Blocked Punt and Interception by Anthony Harris Helps Lift UVa over BYU
Aug 31, 2013
CHARLOTTESVILLE, Va. (AP) – Mike London had no voice left. Linebacker Henry Coley had no doubt Virginia’s football luck has turned.
Kevin Parks ran 13 yards for a touchdown with 2:36 to play Saturday night after a tipped ball led to an interception, a lateral and 33-yard return as Virginia beat BYU 19-16 in a wild, rain-drenched season-opener that had a 2-hour weather delay.
“We wouldn’t have gotten the tip last year,” Coley said.
Parks’ run came one play after Anthony Harris intercepted Taysom Hill’s pass that glanced off Jamaal Williams’ fingers, and what followed was the kind of play that can have coaches and teammates yelling “No. No. No.” until it works out.
“I figured we needed to score in that situation,” Harris said. “The guy wrapped me up and when I turned around, I saw Henry there with his arms open, so I just trusted that he could catch it and I pitched it to him softly.”
Harris had already returned it six yards, and Coley took it another 27.
Parks did the rest, giving the Cavaliers the kind of victory that eluded them all last season when they finished 4-8.
“This win is the biggest thing we could ask for, especially in the fashion that we got it,” right guard Luke Bowanko said. “It’s good to get that confidence that no matter what the situation is, we have the ability to come through it.”
The victory left London with no voice, saying he “left it out on the field.”
BYU, which had only gotten its offense untracked earlier in the quarter, got the ball back and drove quickly from its 8 to its 41, but Hill threw four consecutive incompletions, badly overthrowing his receiver on the final one.
Coach Bronco Mendenhall said he thought his team was going to keep driving for the victory, believing he saw fatigue starting to take a toll on Virginia’s defense. The Cougars finished with 93 offensive plays, mostly triggered in a fast pace.
“I believed we were,” he said. “I saw momentum shifting, and I saw our offense starting to gain traction.”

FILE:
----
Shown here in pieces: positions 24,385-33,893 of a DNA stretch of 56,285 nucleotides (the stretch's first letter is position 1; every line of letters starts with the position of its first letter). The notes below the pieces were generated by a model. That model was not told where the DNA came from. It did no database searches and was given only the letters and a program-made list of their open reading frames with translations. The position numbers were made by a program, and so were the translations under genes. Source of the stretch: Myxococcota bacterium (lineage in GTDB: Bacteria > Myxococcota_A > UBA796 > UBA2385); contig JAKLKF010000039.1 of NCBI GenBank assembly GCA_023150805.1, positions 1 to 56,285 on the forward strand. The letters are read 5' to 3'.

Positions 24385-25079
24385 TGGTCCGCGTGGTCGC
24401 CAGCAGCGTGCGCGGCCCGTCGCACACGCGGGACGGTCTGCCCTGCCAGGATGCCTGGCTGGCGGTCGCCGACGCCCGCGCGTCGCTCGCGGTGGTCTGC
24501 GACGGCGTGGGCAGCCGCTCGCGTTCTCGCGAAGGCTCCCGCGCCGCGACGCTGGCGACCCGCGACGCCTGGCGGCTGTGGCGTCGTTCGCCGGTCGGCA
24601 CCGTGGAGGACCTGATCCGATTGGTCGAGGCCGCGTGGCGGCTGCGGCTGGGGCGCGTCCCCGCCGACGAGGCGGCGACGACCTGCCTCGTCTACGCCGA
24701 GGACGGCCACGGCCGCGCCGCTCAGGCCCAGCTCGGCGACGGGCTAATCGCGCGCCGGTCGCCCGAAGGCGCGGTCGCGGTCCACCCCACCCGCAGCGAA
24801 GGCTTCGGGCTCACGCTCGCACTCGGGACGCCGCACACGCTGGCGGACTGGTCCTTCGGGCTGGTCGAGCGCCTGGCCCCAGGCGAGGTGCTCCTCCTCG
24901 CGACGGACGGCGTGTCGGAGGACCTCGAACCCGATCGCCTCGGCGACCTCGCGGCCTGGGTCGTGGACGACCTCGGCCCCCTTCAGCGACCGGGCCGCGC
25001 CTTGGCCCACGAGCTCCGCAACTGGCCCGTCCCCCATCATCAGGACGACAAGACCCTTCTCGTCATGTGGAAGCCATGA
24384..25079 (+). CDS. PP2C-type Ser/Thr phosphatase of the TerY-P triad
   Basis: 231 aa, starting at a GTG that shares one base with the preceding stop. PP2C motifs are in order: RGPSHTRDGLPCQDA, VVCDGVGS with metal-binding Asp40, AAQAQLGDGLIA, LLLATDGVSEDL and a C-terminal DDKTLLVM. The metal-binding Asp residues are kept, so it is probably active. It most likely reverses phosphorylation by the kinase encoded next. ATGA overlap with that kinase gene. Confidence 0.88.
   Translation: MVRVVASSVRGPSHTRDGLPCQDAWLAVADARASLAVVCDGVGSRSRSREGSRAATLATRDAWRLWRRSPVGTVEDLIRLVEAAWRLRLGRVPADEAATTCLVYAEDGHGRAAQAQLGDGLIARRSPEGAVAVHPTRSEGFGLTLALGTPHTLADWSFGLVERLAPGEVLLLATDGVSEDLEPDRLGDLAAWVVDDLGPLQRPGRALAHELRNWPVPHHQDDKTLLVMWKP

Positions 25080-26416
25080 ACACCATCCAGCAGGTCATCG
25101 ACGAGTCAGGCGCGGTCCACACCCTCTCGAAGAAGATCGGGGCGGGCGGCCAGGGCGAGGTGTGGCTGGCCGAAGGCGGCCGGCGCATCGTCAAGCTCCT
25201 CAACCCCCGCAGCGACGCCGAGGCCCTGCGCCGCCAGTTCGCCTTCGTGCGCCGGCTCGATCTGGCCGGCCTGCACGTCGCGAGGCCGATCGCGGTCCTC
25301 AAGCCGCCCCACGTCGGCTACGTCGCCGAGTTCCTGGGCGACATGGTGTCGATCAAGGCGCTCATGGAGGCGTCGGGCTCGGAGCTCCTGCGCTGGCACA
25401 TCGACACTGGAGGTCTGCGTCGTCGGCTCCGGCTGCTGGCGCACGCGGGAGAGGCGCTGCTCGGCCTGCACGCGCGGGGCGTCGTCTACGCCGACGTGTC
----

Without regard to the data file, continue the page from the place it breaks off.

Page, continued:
He had reason to believe, too, since only minutes earlier, Hill seemed like the hero when he dove one yard for a go-ahead touchdown, capping a 92-yard, 11-play drive against a new-look Virginia defense that had been solid up to that point.
On the drive, Hill hit Brett Thompson for 11 yards, Skyler Ridley for 12 and got an 18-yard run by Jamaal Williams that set him up for the scoring run. Virginia cornerback DreQuan Hoskey also got called for a 15-yard pass interference penalty against Ross Apo, setting the Cougars up and the Virginia 19.
Jamaal Williams gained 144 yards on 33 carries for BYU while Hill was 13 for 40 for 175 yards with an interception. He surely would have benefited from the presence of 6-foot-4 wide receiver Cody Hoffman, the leader among all Bowl Subdivision players with 28 career touchdown passes, but Hoffman was a late scratch with a hamstring injury.
The game was delayed and the stadium was cleared for 2 hours, nine minutes at the end of the first quarter when lightning was reported in the area. The storm eventually brought a heavy downpour, too.
By halftime, as the team returned to the locker rooms, more rain began falling, building up to another heavy downpour, and many in the announced crowd of 53,310 headed for cover again. Then, perhaps realizing they were already drenched, many returned, creating one of the liveliest crowds at Virginia in years.
All the fireworks came after the delay.
Harris set up that score, too, when he blocked a punt, giving the Cavaliers possession at the Cougars’ 16. The Cougars had punted a play earlier, but had to kick again because of a penalty.
Watford finished 18 for 32 for 114 yards with an interception. Parks ran for 65 yards on 20 tries.
JD Falslev’s 17-yard punt return gave the Cougars the ball at Virginia’s 32 in the second quarter, and the Cougars needed just five plays to lead 7-0. Hill finished the drive with a 4-yard pass to Falslev.
Virginia countered with a 53-yard field goal by Ian Frye to end the half.